AP contacted the offices of four commonwealth's attorneys near Fort Eustis, where the crime occurred, and none of them had any record of Saddler's case. A spokeswoman at Joint Base Langley-Eustis said in order to get the name of the office, the AP would need to submit a FOIA request, a process that can take months to get a response.

Other descriptions omitted key details about the level of involvement by local authorities. A case from San Diego County, California, illustrates that point. The summary said the office of the district attorney in San Diego refused to move forward with sexual assault charges against a soldier because of insufficient evidence. But county court records and interviews provide a much different account.

Army Sgt. Paul Henson was convicted at Fort Knox, Kentucky, in February 2013 of sexually assaulting a teenage girl in Carlsbad, California. He was sentenced to two years confinement and was released after serving 18 months.

The assault occurred in July 2010, but the Carlsbad Police Department didn't learn of the incident until nearly nine months later when it received a report from a police department in another state. By then, Henson was long gone from California. But the Carlsbad police investigated the allegations and the San Diego County District Attorney's office issued an arrest warrant for unlawful sexual intercourse with a minor.

After Henson was found guilty in military court, the district attorney's office consulted with the victim and her family and elected not to proceed. She had testified at the Army trial in Kentucky and they were concerned about putting her through another one. But the sexual assault charge against Henson in California wasn't dropped until May 2015.

The imprecision in an Army case description resulted in a serious but untrue accusation against the office of the prosecuting attorney in Pierce County, Washington, where Joint Base Lewis-McChord is located. The summary said the office declined to prosecute a soldier accused of rape and then destroyed forensic evidence that had been collected the day after the assault.
John Sheeran, the office's assistant chief criminal deputy, said Pierce County elected not to prosecute because of concerns the charges couldn't be proved beyond a reasonable doubt. But he said his office did not destroy evidence. That was done by the local police department — which held the evidence — after it was informed no charges were being filed.

That's a distinction with a difference and one that should have been recognized by the Army attorneys who wrote the summary.

"If the implication is that prosecutors are reckless with evidence, it is problematic," Sheeran said. The Army also did not inform local law enforcement that it needed evidence preserved for a possible prosecution, he said.

"Let's not kid ourselves," Sheeran said. "Anybody can cherry pick cases."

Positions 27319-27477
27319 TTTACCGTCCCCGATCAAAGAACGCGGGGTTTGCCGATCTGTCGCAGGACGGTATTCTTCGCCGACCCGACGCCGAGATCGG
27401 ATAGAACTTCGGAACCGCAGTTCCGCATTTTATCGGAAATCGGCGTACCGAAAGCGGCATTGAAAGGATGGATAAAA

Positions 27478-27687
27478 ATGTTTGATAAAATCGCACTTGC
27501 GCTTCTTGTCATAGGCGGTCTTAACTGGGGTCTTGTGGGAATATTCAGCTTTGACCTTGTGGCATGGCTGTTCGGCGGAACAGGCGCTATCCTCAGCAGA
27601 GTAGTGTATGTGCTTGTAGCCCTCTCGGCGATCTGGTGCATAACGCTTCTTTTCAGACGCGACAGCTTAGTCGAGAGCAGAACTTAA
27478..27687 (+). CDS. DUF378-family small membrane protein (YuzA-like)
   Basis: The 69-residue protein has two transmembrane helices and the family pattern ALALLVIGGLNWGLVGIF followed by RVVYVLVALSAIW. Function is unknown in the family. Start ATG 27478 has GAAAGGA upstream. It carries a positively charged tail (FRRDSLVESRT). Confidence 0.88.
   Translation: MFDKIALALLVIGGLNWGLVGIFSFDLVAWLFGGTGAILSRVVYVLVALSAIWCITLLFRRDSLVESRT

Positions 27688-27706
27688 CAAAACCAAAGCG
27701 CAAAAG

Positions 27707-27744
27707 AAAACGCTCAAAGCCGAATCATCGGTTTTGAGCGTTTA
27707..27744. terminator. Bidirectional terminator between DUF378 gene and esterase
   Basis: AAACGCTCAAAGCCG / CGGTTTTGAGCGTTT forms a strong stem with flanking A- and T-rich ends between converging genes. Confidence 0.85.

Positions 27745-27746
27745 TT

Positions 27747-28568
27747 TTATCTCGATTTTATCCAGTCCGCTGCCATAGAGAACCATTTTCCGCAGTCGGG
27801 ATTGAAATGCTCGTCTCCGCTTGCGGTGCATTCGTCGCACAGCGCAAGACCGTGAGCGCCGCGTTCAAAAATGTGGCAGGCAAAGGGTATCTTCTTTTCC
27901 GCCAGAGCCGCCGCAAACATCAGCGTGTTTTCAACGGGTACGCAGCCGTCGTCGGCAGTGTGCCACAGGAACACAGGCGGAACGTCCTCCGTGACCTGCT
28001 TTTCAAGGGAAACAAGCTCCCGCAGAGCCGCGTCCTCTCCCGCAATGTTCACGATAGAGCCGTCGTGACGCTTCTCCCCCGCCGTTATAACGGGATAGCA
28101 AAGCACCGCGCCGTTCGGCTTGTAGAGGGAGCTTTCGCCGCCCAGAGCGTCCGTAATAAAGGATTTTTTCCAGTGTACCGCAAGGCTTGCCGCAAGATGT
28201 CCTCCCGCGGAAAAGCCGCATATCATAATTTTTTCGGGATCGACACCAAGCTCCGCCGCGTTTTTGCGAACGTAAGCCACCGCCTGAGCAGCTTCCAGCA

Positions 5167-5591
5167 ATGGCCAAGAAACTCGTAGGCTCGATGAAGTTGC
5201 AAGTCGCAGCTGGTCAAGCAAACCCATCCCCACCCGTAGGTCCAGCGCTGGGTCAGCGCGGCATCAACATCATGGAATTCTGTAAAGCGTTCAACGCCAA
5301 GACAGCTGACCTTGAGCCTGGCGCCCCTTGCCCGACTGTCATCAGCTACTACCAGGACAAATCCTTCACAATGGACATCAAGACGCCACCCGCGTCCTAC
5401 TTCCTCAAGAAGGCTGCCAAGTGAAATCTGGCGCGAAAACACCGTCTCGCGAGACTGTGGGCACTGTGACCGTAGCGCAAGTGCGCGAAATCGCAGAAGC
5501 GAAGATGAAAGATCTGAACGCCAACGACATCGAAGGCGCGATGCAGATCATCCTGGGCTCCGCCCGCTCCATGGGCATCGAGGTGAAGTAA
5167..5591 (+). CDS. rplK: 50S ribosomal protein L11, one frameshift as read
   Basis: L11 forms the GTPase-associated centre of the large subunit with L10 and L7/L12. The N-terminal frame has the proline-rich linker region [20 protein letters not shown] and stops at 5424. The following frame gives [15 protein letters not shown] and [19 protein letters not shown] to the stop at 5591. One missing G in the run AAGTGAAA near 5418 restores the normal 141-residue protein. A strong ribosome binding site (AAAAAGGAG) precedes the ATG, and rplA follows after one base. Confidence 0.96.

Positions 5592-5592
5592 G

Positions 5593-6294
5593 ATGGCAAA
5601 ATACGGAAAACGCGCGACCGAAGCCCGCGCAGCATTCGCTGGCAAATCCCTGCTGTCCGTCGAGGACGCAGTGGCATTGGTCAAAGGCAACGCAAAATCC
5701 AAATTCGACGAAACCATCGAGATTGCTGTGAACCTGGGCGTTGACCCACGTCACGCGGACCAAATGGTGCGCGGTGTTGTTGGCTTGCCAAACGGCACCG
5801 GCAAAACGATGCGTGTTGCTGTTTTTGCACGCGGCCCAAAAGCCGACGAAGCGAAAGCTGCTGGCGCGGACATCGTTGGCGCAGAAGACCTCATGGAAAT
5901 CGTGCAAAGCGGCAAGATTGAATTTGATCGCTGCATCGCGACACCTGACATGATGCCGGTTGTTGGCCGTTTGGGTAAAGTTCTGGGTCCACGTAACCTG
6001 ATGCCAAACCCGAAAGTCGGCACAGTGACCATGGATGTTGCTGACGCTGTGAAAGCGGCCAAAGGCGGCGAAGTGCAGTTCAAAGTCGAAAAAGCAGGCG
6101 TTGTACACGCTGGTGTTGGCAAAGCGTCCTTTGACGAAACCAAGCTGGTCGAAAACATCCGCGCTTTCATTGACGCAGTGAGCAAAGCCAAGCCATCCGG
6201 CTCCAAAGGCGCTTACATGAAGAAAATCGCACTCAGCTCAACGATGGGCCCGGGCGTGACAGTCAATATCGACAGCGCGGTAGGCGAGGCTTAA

Associated Press writer Julie Watson in San Diego contributed to this rep

From US Senator from NY Kirsten Gillibrand from her website . Great corruption in military and abuse especially of women.

The American Military is full of rape and abuse of women. Now they want to draft all women? And almost nobody is complaining -  Dovid Eidensohn

Comprehensive Resource Center for the Military Justice Improvement Act


Over the last three years, there has been a stream of national headlines and new investigative reports exposing the military’s failure to combat sexual assault in the ranks and/or provide a military justice system that holds assailants accountable in order to maintain good order and discipline. Despite incremental reforms passed in the last two National Defense Authorization Acts (NDAA), and a sharp focus on the issue of military sexual assault in Congress, the most recent Pentagon survey found that 62 percent of women who reported being sexually assaulted experienced retaliation. The amount of retaliation remains unchanged from 2012, while the estimated number of unwanted sexual contacts remains at 2010 levels – an average of 52 new cases every day.
The latest FY 2015 SAPRO report by the Defense Department shows military leaders failing at its mission of “zero tolerance” for sexual assault first stated over twenty years ago. The report showed that 75 percent of the men and women in uniform who have been sexually assaulted lack the confidence in the military justice system to come forward and report the crimes committed against them. The most current data also shows a current climate where 76 percent of servicewomen and nearly half of servicemen said sexual harassment is common or very common. A climate where supervisors and unit leaders were responsible for sexual harassment and gender discrimination in nearly 60 percent of all cases demonstrates a system deeply in need of further reform before there can be trust in the chain of command.